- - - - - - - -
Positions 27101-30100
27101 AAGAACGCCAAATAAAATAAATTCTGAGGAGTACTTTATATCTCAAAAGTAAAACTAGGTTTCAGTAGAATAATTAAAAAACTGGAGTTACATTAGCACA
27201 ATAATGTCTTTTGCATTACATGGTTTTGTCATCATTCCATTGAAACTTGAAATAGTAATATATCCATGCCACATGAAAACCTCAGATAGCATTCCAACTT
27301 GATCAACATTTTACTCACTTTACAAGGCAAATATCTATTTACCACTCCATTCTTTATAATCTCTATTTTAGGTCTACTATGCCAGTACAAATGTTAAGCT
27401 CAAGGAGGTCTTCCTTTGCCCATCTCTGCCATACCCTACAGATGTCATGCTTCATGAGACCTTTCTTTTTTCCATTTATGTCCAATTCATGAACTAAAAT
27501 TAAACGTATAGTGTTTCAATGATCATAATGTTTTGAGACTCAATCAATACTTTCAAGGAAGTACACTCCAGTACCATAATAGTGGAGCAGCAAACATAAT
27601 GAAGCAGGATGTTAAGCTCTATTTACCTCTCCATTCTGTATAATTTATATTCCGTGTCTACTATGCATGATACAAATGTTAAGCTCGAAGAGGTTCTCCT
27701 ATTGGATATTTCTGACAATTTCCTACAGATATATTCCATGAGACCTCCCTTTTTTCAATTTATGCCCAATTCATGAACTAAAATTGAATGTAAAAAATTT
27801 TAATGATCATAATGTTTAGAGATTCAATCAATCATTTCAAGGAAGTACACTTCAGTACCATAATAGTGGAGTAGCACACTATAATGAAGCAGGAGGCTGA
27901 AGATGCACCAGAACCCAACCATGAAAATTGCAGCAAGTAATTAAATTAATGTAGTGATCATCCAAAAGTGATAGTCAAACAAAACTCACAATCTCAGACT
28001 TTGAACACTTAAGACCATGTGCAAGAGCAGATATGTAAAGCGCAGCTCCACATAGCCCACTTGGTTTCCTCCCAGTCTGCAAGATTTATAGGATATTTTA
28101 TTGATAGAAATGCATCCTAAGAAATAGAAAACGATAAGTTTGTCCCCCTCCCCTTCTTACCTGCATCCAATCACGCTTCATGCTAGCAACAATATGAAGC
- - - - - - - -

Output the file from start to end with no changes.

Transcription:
Positions 27101-30100
27101 AAGAACGCCAAATAAAATAAATTCTGAGGAGTACTTTATATCTCAAAAGTAAAACTAGGTTTCAGTAGAATAATTAAAAAACTGGAGTTACATTAGCACA
27201 ATAATGTCTTTTGCATTACATGGTTTTGTCATCATTCCATTGAAACTTGAAATAGTAATATATCCATGCCACATGAAAACCTCAGATAGCATTCCAACTT
27301 GATCAACATTTTACTCACTTTACAAGGCAAATATCTATTTACCACTCCATTCTTTATAATCTCTATTTTAGGTCTACTATGCCAGTACAAATGTTAAGCT
27401 CAAGGAGGTCTTCCTTTGCCCATCTCTGCCATACCCTACAGATGTCATGCTTCATGAGACCTTTCTTTTTTCCATTTATGTCCAATTCATGAACTAAAAT
27501 TAAACGTATAGTGTTTCAATGATCATAATGTTTTGAGACTCAATCAATACTTTCAAGGAAGTACACTCCAGTACCATAATAGTGGAGCAGCAAACATAAT
27601 GAAGCAGGATGTTAAGCTCTATTTACCTCTCCATTCTGTATAATTTATATTCCGTGTCTACTATGCATGATACAAATGTTAAGCTCGAAGAGGTTCTCCT
27701 ATTGGATATTTCTGACAATTTCCTACAGATATATTCCATGAGACCTCCCTTTTTTCAATTTATGCCCAATTCATGAACTAAAATTGAATGTAAAAAATTT
27801 TAATGATCATAATGTTTAGAGATTCAATCAATCATTTCAAGGAAGTACACTTCAGTACCATAATAGTGGAGTAGCACACTATAATGAAGCAGGAGGCTGA
27901 AGATGCACCAGAACCCAACCATGAAAATTGCAGCAAGTAATTAAATTAATGTAGTGATCATCCAAAAGTGATAGTCAAACAAAACTCACAATCTCAGACT
28001 TTGAACACTTAAGACCATGTGCAAGAGCAGATATGTAAAGCGCAGCTCCACATAGCCCACTTGGTTTCCTCCCAGTCTGCAAGATTTATAGGATATTTTA
28101 TTGATAGAAATGCATCCTAAGAAATAGAAAACGATAAGTTTGTCCCCCTCCCCTTCTTACCTGCATCCAATCACGCTTCATGCTAGCAACAATATGAAGC